# Chapter 8, part 1 of n: the finite-differences framework.

Welcome back.

As I write, release candidates for QuantLib 1.6 have been out for a week or two (if you haven’t heard about this already, you might want to subscribe to the QuantLib mailing list). If you have a few cycles to spare, please download it, give it a try and report any problems to the mailing list. The official 1.6 release should be out shortly. (Brace yourself for new developments afterwards. Just saying.)

This week, some initial content from chapter 8 of my book. Yes, I finally sat down to write it. The first couple subsections were pushed to the Leanpub edition a couple of weeks ago, with more coming during the summer (both there and here).

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## The finite-differences framework

The last framework I’ll be writing about was, in fact, the first to appear in the library. Of course, it was not a framework back then; it was just a bunch of code hard-coded inside a single option pricer.

Since then, the reusable parts of the code were reorganized and grew in complexity—probably to the point where it’s hard to find one’s way inside the architecture. A few years ago, a new version of the framework was contributed adding 2-dimensional finite-difference models (which were absent in the first version) and sporting a more modular architecture.

The two versions of the framework still coexist in the library. In this chapter, I’ll describe both of them—while hoping for the new one to replace the first some day.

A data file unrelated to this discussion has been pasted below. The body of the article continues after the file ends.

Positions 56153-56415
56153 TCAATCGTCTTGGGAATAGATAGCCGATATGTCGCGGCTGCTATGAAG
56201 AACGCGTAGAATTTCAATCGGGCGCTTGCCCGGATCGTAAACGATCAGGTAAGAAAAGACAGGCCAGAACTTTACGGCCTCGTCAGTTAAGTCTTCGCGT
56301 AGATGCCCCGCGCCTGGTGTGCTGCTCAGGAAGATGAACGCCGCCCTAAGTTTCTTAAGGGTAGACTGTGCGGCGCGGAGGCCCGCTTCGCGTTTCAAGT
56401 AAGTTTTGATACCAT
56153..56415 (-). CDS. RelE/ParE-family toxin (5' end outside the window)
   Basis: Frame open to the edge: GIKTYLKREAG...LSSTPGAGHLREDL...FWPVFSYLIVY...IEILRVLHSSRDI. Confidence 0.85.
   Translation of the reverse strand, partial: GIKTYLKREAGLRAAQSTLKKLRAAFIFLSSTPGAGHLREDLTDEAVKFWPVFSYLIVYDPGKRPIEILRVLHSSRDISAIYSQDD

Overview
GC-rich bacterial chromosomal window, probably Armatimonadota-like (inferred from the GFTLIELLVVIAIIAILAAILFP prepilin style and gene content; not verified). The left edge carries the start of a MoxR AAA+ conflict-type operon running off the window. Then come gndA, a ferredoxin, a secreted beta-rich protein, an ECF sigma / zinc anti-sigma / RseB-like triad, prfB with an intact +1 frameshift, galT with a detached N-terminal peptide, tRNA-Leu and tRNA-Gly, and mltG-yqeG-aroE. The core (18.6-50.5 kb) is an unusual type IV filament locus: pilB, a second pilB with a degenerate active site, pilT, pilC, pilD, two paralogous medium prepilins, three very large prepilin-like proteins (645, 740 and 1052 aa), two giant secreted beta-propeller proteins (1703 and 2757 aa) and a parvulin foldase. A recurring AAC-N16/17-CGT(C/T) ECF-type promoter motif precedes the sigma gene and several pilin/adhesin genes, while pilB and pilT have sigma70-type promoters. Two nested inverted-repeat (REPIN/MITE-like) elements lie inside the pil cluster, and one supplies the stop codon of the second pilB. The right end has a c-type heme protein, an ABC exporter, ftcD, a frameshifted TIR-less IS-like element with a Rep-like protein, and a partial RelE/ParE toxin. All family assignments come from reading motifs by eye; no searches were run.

### The old framework

As I mentioned in a previous post, our master plan to create a common framework for trees and finite-differences models never came to fruition. Instead, the finite-differences code stayed closer to its underlying mathematics and implemented concepts such as differential operators, boundary conditions and so on. I’ll tackle one of them in each of the following subsections.

#### Differential operators

If I were to start at the very beginning, I’d describe the `Array`

class here; but they behave as you can imagine, so you’ll forgive me
if I leave its description to a later post and just note that it’s
used here to discretize the function \( f(x) \) on a grid \( { x_0
\ldots x_{N-1} } \) as the array \( \mathbf{f} \), with \(
\mathbf{f}_i = f(x_i) \) for any \( i \).

Onwards to operators. Now, I’m probably preaching to the choir, so I’ll keep the math to a minimum to avoid telling you lots of stuff you know already. (And if you don’t, there’s no way I can tell you all you need. You can refer to any of the several books on finite differences; for instance, Duffy, 2006 [1]).

In short: a differential operator transforms a function \( f(x) \) in one of its derivatives, say, \( f^{\prime}(x) \). The discretized version transforms \( \mathbf{f} \) into \( \mathbf{f^{\prime}} \), and since differentiation is linear, it can be written as a matrix. In general, the operator doesn’t give the exact discretization of the derivative but just an approximation; that is, \( \mathbf{f^{\prime}}_i = f^{\prime}(x_i) + \epsilon_i \) where the error terms can be reduced by decreasing the spacing of the grid.

QuantLib provides differential operators for the first derivative \( \partial/\partial x \) and the second derivative \( \partial^2/\partial x^2 \). They are called \( D_0 \) and \( D_+D_- \), respectively, and are defined as:

where \( h = x_i - x_{i-1} \) (we’re assuming that the grid is evenly spaced). Taylor expansion shows that the error is \( o(h^2) \) for both of them.

As you can see, the value of the derivative at any given index \( i \) (except the first and last, that I’ll ignore now) only depends from the values of the function at the same index, the one that precedes it, and the one that follows. This makes \( D_0 \) and friends tridiagonal: the structure of such operators can be sketched as

They have a number of desirable properties, including the fact that a
linear combination of tridiagonal operators (such as the one found,
say, in the Black-Scholes-Merton formula) is still tridiagonal; thus,